The Sacrifice of Human Health and Environment in South Korea Under US Military Occupation
By Jia Hong and Erica Jung
“The essence of neo-colonialism is that the State which is subject to it is, in theory, independent and has all the outward trappings of international sovereignty. In reality its economic system and thus its political policy is directed from outside.”
In Pyeongtaek, South Korea, the local peace center regularly hosts walking tours around the Camp Humphreys military base. On these tours, visitors walk around 3,555 acres of land, observing it from the outside. Through the barbed wire fences, you can see a whole mini USA: large housing complexes, a high school, food courts, sports stadiums, two full-sized eighteen-hole golf courses, and of course, US soldiers training.
On these tours, the guide explains how the sports stadiums keep their bright lights on all night, every night, which interferes with the rice growth nearby. The local farmers tried to compromise, asking Camp Humphreys to turn off the lights every other night. Not only did the occupying forces not compromise, they installed small columns outside the perimeter of the base to prevent rice from being grown there. The tour guide continues to explain that the US military does not comply with South Korea’s recycling laws; they just put all their recycling into the trash. They also do not pay their own fines; the city of Pyeongtaek uses taxpayer money to pay them instead.
The villagers of Pyeongtaek say today that their land was stolen three times. First by the Japanese, who took the land to build Pyeongtaek Airfield in 1919. Second by the US military, who took over the base in 1945 instead of returning it. And lastly by the US military again, this time with the Korean Ministry of Defense, who expanded it threefold in 2006 by forcibly expelling residents from their historic farmlands. As the largest overseas US military base in the world and the primary hub of the United States Forces Korea (USFK), Camp Humphreys hosts approximately 36,500 people, including Department of Defense service members, civilians, contractors, and their families.1 Beyond Camp Humphreys, South Korea has been home to hundreds of US military bases and therefore to countless stories of land theft, environmental poisoning, and blatant disregard for the Korean people.2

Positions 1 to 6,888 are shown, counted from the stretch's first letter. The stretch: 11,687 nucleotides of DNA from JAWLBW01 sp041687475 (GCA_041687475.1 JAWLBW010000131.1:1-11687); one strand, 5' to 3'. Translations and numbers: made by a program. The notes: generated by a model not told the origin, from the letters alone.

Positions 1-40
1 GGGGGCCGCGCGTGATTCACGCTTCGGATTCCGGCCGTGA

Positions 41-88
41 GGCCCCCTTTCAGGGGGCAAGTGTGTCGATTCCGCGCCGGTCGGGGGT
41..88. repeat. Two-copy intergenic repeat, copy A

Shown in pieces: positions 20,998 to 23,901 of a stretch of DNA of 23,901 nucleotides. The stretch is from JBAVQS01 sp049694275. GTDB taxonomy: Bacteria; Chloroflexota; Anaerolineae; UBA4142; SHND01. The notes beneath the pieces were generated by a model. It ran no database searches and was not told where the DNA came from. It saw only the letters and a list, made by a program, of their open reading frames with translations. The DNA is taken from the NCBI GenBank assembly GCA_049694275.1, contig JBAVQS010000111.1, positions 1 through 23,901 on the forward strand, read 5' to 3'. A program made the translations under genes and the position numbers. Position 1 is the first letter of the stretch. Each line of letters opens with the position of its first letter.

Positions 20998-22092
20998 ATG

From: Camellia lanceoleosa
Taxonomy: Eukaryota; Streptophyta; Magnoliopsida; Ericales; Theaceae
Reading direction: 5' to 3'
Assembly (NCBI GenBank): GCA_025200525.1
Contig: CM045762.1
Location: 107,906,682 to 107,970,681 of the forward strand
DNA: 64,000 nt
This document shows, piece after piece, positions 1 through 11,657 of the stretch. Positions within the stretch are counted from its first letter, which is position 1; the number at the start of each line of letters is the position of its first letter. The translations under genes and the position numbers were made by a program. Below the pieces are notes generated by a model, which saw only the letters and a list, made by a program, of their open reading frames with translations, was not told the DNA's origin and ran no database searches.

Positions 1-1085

Origins of the US Occupation
To understand the United States’ neocolonial chokehold on South Korea, also known by its official name, Republic of Korea (ROK), it is important to situate these recent developments within the legacy of Japanese imperialism and World War II. When Japanese Emperor Hirohito declared Japan’s surrender at the end of World War II, Koreans flooded the streets in celebration, political prisoners were released en masse, and everywhere crowds of Koreans started forming and giving speeches. Korea had been subjugated under Japan as a colony for roughly thirty-five years, providing its rice and people to the Imperial Japanese war machine. Now they had gained their liberation and began organizing themselves immediately. Within days, they established People’s Committees throughout the peninsula, taking governance affairs into their own hands.3 The Korean People’s Republic was created as an independent government, built on People’s Committees. There was no North Korea or South Korea, but only one Korea, whose people were building the foundations of a sovereign government.